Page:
How To Get Bleach Out Of Black Clothing
Getting a bleach stain out of black clothing may seem impossible. The methods we listed above work great for white and colored clothing, but black clothing? It’s too dark, and the bleach is too light!
Don’t worry. You can certainly still cover up a bleach stain on black clothing. It may take more work and time, but it can be done.
You can try two of the methods we listed above: the rubbing alcohol method or the fabric marker method. Before you start with either method, be sure to deactivate the bleach with baking soda.
We’ve said it multiple times in this article, but that’s only because it’s so important! You cannot forget this step, or you may end up with a dangerous chemical interaction or holes in your clothing from the bleach eating away at your fabric.
After you’ve deactivated the bleach, you can proceed with either the rubbing alcohol method or the fabric marker method.
The rubbing alcohol method may take longer with a black shirt as you’ll want to draw enough dye into the bleach stain to make it dark again to blend in. This may take more time and effort than it would with a pastel colored shirt.
The fabric marker method, however, will be much easier with black clothing. It’s very easy to find a plain black fabric marker, and you won’t have the headache of trying to match the right color with your bright magenta top.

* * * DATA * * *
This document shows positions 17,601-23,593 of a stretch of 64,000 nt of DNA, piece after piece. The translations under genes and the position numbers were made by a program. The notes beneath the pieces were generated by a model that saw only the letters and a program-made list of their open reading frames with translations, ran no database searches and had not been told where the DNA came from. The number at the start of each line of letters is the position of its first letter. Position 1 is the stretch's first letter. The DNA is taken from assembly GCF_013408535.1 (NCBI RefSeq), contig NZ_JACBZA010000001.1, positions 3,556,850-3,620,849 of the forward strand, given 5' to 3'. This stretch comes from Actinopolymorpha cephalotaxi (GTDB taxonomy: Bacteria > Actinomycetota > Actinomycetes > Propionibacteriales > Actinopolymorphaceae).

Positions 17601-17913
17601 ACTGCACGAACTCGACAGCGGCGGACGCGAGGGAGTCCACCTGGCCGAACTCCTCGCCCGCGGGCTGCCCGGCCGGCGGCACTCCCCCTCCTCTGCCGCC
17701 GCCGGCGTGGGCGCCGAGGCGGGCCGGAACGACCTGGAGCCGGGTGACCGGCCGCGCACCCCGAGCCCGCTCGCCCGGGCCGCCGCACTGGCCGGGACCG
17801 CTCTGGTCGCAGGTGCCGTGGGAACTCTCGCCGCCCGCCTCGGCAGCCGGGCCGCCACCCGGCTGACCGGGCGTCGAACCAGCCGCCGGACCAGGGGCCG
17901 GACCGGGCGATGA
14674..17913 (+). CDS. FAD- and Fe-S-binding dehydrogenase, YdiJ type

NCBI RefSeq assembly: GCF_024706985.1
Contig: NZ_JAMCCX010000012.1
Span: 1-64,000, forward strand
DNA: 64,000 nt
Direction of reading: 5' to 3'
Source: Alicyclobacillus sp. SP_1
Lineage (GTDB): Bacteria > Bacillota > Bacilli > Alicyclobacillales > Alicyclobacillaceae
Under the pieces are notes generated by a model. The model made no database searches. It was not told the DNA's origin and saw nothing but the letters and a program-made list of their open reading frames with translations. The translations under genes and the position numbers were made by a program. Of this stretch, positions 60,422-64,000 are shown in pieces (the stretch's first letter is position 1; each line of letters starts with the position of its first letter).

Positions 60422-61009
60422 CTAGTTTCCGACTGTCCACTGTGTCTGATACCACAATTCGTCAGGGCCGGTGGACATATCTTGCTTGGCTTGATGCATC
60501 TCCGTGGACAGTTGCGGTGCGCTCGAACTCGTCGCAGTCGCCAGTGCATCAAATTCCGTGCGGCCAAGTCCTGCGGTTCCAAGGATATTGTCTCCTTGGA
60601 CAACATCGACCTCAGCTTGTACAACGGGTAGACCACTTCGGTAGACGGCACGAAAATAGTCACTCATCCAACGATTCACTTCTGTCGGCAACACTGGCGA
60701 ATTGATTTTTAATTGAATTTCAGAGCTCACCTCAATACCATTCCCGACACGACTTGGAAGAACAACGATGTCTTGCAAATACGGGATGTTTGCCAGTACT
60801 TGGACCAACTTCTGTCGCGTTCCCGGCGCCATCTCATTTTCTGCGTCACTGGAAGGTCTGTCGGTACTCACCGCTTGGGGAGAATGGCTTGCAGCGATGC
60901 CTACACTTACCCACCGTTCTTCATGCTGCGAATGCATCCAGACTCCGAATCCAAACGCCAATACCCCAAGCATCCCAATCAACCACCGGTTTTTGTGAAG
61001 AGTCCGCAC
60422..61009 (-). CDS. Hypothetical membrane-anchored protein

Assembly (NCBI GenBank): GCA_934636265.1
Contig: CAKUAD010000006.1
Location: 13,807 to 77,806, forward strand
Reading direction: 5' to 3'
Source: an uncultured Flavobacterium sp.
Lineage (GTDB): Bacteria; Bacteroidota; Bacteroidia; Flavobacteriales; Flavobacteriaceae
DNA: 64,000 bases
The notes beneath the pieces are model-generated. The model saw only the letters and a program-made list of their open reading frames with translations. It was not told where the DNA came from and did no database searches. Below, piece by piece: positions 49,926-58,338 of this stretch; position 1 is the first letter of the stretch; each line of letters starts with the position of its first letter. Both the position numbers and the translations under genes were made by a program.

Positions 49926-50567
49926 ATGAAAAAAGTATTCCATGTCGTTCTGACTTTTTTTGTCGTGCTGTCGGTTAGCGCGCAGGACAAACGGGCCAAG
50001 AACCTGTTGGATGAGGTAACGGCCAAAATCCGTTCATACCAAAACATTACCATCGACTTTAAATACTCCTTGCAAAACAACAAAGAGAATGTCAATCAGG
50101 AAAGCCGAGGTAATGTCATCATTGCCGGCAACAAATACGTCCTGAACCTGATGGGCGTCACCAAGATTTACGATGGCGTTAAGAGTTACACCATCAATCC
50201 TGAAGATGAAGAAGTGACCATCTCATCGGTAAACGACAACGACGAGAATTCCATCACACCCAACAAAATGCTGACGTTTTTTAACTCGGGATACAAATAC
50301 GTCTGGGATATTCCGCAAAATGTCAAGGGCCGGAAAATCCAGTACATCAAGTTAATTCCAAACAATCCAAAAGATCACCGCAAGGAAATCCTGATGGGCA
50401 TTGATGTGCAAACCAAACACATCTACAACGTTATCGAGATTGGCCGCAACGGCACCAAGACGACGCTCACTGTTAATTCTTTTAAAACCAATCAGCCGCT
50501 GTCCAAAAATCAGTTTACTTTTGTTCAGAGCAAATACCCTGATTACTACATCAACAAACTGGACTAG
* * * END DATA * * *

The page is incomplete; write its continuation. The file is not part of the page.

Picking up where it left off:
Using fabric dye shouldn’t be necessary with black clothing as the fabric marker or rubbing alcohol will usually do the trick, but there are plenty of black fabric dyes available on the market if you choose this method.
How To Cover Bleach Stains On Clothing
If all the methods listed above don’t sound appealing to you, don’t lose hope. If you don’t want to try and re-dye or match colors to cover your bleach stain, you can simply sew over it!
This would be best for those who are adept at sewing and have the materials on hand. You’ll still need to deactivate the bleach with baking soda first to prevent further material erosion, but once that step is done, you can get to work.
The best thing to use to cover the bleach stain would be an embroidery patch or applique. These aren’t obvious cover-ups since they’re used frequently to add a cute accent to plain clothing items.
Place the patch over your fabric and sew around the edges to secure it to your clothing. Once it’s sewn on, you’re done! This method only works for smaller stains, as there aren’t many large embroidery patches or appliques.
This would also only work if the bleach stain is in a spot on the garment that wouldn’t look ridiculous with a patch. An embroidery patch would look nice along the collar, in the chest area, or even along the bottom hem where it hangs on your hips.
The patch would look weird if sewn onto the back of a sleeve, a random spot on the back of your shirt, or even an armpit. Consider where the bleach stain is and if it would look normal to add a patch there before sewing one on.
If a patch is out of the question, you’ll have to go with one of the other methods we listed above.
Up Next: Bleach Color Chart For Clothes